hunting

One of the most exciting birds we can hunt in Texas is the bobwhite quail. A goo

Texas hunters have it made. We have big numbers of white-tailed deer, turkeys, wild pigs, ducks and geese, as well as doves. We’ve got huge chunks of land that produce bobwhite and blue quail, and if that’s not enough, check out a hunt for snipe since the season is open through Feb. 12.

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Robert Sloan photo

Waterfowl hunters are not that techno crazy when it comes to gearing up for success. It’s basically like football – you get suited up with the essentials and go at it full speed. The crazy thing about duck and goose hunters is that we have to go afield prepared for just about anything that can be thrown our way here in Southeast Texas – rain, cold, mud, ice, sleet, mosquitoes, snakes and even alligators. It can be a true test of one’s perseverance on any given hunt.

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Duck hunting is definitely not everybody’s cup of tea.

Whatever it is that makes people want to go duck hunting is beyond the wildest imagination of most folks with a sane mind. Here’s how it works on the average hunt. The alarm goes off at 4 a.m. or earlier, and you get up, put on camouflaged clothing and head out the door. By the time you actually get to where you’ll be hunting, it’s cold, dark and wet. So what do we do? Pull on a pair of waders and head out into boot-sucking mud, toss out several dozen decoys, load the gun and hope the birds show up.

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Robert Sloan photo

The thing that draws millions of deer hunters into the wild is the element of surprise – you never know what’s going to show up at any given moment.

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Some really good stuff is in store for both hunters and fishermen this week in East and Southeast Texas. 

First of all, we’ve got a Canadian front moving through this weekend with some pretty cold temperatures. That front will be moving plenty of ducks and geese into Southeast Texas. It’ll also jumpstart the rut in the Pineywoods. 

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Texas has a whitetail deer population in excess of 4 million.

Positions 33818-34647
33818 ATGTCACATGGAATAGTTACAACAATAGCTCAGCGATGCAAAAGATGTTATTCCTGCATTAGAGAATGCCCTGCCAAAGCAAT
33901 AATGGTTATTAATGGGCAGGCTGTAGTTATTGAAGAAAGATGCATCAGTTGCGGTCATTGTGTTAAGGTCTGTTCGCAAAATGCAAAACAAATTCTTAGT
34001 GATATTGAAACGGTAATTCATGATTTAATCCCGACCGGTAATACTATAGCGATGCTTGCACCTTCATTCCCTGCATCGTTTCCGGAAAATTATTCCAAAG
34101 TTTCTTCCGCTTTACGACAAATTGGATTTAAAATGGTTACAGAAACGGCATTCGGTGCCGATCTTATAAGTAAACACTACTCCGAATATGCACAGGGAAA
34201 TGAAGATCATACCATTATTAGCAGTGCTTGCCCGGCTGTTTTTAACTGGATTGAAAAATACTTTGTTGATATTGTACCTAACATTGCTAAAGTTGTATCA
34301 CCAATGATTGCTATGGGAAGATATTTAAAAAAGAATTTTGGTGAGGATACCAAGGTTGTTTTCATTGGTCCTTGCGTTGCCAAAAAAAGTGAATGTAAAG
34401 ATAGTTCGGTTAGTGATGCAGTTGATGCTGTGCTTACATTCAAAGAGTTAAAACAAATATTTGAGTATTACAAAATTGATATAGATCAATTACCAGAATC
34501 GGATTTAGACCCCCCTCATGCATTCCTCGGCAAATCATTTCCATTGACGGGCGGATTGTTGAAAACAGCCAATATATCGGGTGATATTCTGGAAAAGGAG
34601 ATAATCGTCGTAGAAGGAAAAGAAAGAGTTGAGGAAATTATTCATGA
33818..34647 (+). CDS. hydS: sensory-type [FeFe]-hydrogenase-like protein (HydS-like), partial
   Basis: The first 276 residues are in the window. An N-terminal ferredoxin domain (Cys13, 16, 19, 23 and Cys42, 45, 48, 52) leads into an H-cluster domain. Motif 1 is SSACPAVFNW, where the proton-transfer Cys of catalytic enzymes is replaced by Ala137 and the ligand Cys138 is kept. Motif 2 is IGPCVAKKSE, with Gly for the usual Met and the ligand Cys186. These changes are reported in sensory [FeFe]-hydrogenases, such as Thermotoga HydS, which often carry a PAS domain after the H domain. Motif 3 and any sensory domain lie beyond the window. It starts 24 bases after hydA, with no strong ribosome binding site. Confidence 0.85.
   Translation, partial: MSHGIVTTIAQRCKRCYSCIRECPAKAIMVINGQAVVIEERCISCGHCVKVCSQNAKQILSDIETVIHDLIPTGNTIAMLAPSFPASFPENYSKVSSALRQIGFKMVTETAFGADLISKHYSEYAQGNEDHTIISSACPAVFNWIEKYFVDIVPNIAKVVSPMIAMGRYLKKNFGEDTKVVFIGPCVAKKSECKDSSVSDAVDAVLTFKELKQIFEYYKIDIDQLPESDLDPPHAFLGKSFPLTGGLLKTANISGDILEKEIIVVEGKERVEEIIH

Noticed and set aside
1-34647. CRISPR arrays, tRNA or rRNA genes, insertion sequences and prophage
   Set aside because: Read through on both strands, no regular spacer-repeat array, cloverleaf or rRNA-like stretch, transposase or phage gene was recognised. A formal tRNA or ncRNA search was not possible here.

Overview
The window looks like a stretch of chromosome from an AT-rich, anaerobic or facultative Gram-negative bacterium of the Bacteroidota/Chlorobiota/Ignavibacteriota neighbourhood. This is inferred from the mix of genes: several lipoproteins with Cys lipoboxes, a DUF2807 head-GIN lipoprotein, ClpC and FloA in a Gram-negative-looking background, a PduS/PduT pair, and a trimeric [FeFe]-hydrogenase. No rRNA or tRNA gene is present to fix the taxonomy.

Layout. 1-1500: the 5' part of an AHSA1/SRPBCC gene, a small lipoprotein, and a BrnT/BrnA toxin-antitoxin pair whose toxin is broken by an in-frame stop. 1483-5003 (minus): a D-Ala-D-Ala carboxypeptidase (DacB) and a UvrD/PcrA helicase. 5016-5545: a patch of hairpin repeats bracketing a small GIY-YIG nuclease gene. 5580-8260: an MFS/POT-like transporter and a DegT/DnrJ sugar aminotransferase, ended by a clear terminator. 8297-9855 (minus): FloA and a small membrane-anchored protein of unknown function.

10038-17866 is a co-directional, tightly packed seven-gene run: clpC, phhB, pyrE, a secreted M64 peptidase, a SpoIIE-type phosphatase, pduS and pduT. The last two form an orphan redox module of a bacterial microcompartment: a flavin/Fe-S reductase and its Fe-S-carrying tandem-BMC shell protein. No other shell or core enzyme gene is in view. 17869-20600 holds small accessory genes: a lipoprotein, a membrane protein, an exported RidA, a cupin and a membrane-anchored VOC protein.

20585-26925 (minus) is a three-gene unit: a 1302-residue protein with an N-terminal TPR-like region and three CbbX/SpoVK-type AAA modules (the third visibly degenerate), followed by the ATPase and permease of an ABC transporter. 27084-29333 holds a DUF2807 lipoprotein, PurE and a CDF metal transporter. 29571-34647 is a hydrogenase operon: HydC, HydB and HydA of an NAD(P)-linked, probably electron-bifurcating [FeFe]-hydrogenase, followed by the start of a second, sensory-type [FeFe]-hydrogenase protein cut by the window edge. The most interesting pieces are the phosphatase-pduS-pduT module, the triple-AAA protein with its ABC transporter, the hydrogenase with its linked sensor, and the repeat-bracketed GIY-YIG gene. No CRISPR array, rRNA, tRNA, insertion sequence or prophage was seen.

The Saturday, Nov. 5, deer season opener across Texas will be hot to go, as in sweating hot, thanks to unseasonably mild weather. However, bucks in East and Central Texas are in the rut, and it’s a sure thing that this is the time to be in a stand and on point for a shot at what might be the buck of a lifetime.

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Sabine Lake guide Colby Denbow and Phil Brannan with a pair of nice reds

Catching a daily limit of three slot reds on Sabine Lake is about as easy as it gets. Just look for the birds that are holding over reds blasting shrimp and shad on the surface, and you are good to go.

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Hunting and fishing regulations for the new season

Opening day of dove season in the Central Zone is Sept. 1, the teal season opens on Sept. 10 and the bow season on deer is Oct. 1– Nov. 4. Just in case you want to get in on some alligator hunts, that season is open from Sept. 10-30 here in Southeast Texas. That’s how tight things are getting on the hunting scene. I’m seeing lots of deer feeders being loaded up at sporting goods stores, along with bags of corn and cases of shotgun shells.

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prospects for the 2016-17 hunting season are good to excellent.

The Texas dove season in the Central and North zones opens Sept. 1, and the word from the Texas Parks and Wildlife Department is that hunters can expect to see plenty of birds and have a lot more days to hunt them. That’s plenty of good news for over 415,000 Texas dove hunters.

We’ll have a 90-day season with 20 more days of opportunity compared with previous years.

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Fishing along the coast kicked into high gear this past weekend, with good numbers of trout, flounder and even king mackerel being caught.

One of the best fishing reports I’ve got is from Sabine Lake guide Jerry Norris. His top catches of trout, along with a few reds, have been around the rigs east of the jetties in 20 to 25 feet of water.

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